Finding the Angle
With a dramatic and well-defined style, Swedish photographer Daniel Bernstål has made a name for himself as one of the leading shooters on the global snowboard scene. The 36-year-old Bernstål, a self-taught photographer, often works with portable studio light on location, creating an almost surrealistic setting and then adding impeccable snowboarding into his scenes.
Bernstål’s toolbox includes machines to create smokescreens, flashes mounted on drones, torches, LED lights, smoke grenades, slow shutter speeds and multiple flashes. He likes to paint with light and create unique, theatrical images — definitely not standard catalogue shots.
Bernstål’s photos are spectacular, eye-catching, and powerful — but not necessarily shot for mainstream commercial appeal. Instead, Bernstål has focussed on defining his style; if you know his work, it’s easy to identify a “Bernstål.”
“I like to shoot simple, distinct photos. For some reason, I often end up shooting silhouettes of various kinds. It creates a powerful type of imagery where the action is clear from distraction.”
Bernstål found the passion for snowboarding early, but in his teens, he was realistic enough to understand that he would never achieve the dream of becoming a pro snowboarder. Instead, he eventually picked up a camera, more or less by accident.
“I was driving a delivery truck, but the company was struggling, so they did not have enough jobs to keep me on. At that time, I decided that my next job must be something I enjoy,” Bernstål recalls.
It took a few years, but he decided to try photography and eventually was drawn to snowboard photography. He studied all snowboard magazines and carefully analyzed every photo for what made it special. Then he went out to shoot with his friends back home in Gävle, a town located a few hours north of Stockholm and better known for hockey and coffee than snowboarding.
As he progressed, he reached out to the best riders in the region and asked them to join the shoots. Initially, it was a lot of trial and error, but Bernstål was a fast learner and quickly got the hang of it. After a short stint as a photo assistant for Anders Neuman, a well-established Swedish snowboard photographer at the time, Bernstål gained more confidence, and his connections in the industry grew.
When Bernstål started distributing the photos from the Folgefonna trip, he quickly realized he’d hit a home run. Several of the athlete’s sponsors licensed pictures for their marketing campaigns and the photo editors at the magazines he worked with were stoked about his results.
“This trip changed everything for me. It was my breakthrough and set me on a great path forward,” recalls Bernstål.
Bernstål was soon drawn into shooting rails, prominent features, and urban snowboarding. He enjoyed controlling the light and the scenes rather than constantly relying on natural light. It was also more accessible to him, given that he struggled with mobility due to an old motocross accident in 2010 when he seriously injured his right knee and thigh muscle attachment.
Over the years, Bernstål has shot with some of the biggest names in the sport, lined up cover shots for the most respectable magazines, and been recognized for his work in events like Red Bull Illume and the X-Games photo category. But in the early years, he struggled.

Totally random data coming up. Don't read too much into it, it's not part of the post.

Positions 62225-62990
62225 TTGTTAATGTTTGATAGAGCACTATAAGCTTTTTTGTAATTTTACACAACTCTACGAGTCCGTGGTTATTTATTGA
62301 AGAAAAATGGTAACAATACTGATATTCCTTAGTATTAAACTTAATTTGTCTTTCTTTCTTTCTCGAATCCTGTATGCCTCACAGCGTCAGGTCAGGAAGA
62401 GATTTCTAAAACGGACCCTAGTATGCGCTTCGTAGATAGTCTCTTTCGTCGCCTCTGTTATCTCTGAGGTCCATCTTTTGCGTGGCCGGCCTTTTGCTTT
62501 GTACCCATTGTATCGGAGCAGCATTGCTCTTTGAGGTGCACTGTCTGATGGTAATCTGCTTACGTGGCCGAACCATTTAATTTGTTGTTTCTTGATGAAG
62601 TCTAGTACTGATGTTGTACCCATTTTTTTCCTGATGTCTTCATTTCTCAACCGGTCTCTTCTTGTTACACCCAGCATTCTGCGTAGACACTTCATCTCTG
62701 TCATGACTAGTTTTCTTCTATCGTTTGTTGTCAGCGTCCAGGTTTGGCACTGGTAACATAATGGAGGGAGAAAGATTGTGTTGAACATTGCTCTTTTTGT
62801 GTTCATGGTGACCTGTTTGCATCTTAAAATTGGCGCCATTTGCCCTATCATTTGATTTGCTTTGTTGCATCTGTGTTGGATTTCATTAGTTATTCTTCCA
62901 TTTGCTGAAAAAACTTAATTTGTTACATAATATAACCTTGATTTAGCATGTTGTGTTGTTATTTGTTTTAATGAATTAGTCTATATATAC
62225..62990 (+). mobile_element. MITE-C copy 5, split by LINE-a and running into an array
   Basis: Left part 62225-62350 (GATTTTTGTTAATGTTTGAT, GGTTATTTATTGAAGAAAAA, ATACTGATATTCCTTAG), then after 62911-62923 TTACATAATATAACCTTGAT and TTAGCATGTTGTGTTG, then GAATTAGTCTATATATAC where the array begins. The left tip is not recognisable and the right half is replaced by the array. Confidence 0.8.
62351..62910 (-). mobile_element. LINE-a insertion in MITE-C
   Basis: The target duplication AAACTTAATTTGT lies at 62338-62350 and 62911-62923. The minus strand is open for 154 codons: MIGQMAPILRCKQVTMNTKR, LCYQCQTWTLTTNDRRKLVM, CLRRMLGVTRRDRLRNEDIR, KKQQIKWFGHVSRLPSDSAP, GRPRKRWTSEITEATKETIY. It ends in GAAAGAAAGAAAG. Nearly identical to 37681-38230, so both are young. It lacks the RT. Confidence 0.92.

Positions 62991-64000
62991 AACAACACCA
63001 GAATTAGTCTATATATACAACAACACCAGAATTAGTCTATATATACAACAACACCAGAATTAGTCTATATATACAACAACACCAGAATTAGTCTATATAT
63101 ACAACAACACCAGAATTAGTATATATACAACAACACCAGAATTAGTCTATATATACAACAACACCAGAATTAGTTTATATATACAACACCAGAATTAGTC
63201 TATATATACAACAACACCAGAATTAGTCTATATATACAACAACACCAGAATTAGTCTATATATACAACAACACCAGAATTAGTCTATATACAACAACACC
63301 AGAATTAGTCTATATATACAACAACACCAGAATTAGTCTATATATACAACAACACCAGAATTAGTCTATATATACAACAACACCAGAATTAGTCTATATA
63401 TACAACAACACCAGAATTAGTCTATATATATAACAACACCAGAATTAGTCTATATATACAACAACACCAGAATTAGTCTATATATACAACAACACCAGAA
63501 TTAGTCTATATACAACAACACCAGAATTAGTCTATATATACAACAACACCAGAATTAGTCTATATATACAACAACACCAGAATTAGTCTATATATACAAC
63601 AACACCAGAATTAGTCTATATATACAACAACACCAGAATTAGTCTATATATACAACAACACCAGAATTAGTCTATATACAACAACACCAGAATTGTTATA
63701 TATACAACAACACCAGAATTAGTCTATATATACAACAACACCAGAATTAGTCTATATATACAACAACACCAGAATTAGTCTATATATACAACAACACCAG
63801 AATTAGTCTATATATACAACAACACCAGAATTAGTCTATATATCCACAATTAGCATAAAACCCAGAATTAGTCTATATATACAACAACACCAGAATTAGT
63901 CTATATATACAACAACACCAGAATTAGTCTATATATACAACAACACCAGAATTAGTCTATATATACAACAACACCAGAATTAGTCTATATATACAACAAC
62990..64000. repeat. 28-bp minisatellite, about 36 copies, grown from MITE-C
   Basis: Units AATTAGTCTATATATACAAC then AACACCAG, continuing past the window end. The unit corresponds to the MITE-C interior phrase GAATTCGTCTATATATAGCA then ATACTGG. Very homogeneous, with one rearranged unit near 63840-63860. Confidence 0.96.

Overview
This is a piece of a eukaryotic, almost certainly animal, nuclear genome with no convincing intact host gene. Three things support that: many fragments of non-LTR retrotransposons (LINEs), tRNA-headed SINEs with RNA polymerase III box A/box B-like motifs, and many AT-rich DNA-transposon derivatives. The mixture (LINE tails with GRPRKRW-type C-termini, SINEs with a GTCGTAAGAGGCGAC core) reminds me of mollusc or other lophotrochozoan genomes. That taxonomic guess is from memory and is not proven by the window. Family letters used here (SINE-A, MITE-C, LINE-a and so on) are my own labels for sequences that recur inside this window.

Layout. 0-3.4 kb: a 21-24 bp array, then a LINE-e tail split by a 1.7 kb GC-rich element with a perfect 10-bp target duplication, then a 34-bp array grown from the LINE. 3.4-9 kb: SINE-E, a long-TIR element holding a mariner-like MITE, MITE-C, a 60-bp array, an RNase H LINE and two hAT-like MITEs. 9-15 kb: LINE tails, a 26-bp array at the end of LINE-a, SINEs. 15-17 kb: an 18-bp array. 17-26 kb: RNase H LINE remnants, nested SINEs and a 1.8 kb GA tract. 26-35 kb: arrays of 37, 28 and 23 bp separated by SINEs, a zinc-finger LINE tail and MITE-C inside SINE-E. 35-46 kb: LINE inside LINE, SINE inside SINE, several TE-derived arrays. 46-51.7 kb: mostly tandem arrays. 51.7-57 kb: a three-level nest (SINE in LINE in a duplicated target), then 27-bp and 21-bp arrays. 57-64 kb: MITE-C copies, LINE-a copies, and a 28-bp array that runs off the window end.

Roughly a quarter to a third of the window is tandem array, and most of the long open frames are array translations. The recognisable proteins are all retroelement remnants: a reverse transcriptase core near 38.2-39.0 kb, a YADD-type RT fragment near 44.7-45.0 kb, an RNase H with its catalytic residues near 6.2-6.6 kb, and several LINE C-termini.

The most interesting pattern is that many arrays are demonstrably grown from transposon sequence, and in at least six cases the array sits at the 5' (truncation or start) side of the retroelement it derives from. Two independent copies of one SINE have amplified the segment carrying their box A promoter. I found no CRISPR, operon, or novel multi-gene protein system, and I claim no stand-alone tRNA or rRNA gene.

“The hardest part was breaking into the scene and getting to work with the best riders. I didn’t know anyone, so it took me a while to break through and build up my reputation to get the trust of the pro riders.”
Nowadays, the income from snowboard photography is a small part of Bernstål’s revenue. Unfortunately, many magazines have been forced to close shop, and the commercial market has declined.
“It became unsustainable to travel for weeks and months at the time to shoot snowboarding, so instead, I am staying more at home, taking on all kinds of other commercial work. I still shoot snowboarding occasionally, but now it’s more about passion projects and not to make money.”
Swedish photographers have been making big marks in the action sports photography genre for a long time. Ever since the mid-70s, when the legendary ski magazine Åka Skidor was founded, the little Nordic country constantly produced standout shooters. When snowboarding became a global phenomenon in the mid-90s, many of the most prominent riders were Swedes, and some of the early ground-breaking events also took place in the country. Therefore, it was natural that some people in the Swedish snowboard scene picked up cameras and other creative tools.
Calle Eriksson was one of the first Swedish photographers who established himself on the global snowboard scene. Eriksson and his friend Anders Hagman, a pro snowboard and computer wizard, started Method Magazine, one of the first websites for snowboarding (later, it was also a print mag and an online community). Eriksson’s photos helped countless promising Scandinavian snowboarders get their first photos published in magazines, eventually leading to successful careers for many of them. Eriksson went on to become the photo editor for Onboard Magazine, one of that era’s most influential publications. One of the senior photographers for Onboard was Eriksson’s fellow Swede, Vincent Skoglund, who became known as one of the most outstanding snowboard photographers to ever grace a snow-covered slope.
In modern times, Bernstål is holding the Swedish banner high in the snowboard media scene, but he is one of the few remaining in the country who photograph snowboarding professionally.
“The problem is that there are so few outlets these days, anywhere. Globally, there are only a few snowboard magazines left (and none in Sweden), only a couple of active film companies, and barely any vivid online communities for snowboarding. Unfortunately, there are very few places to publish your work and get paid for it.”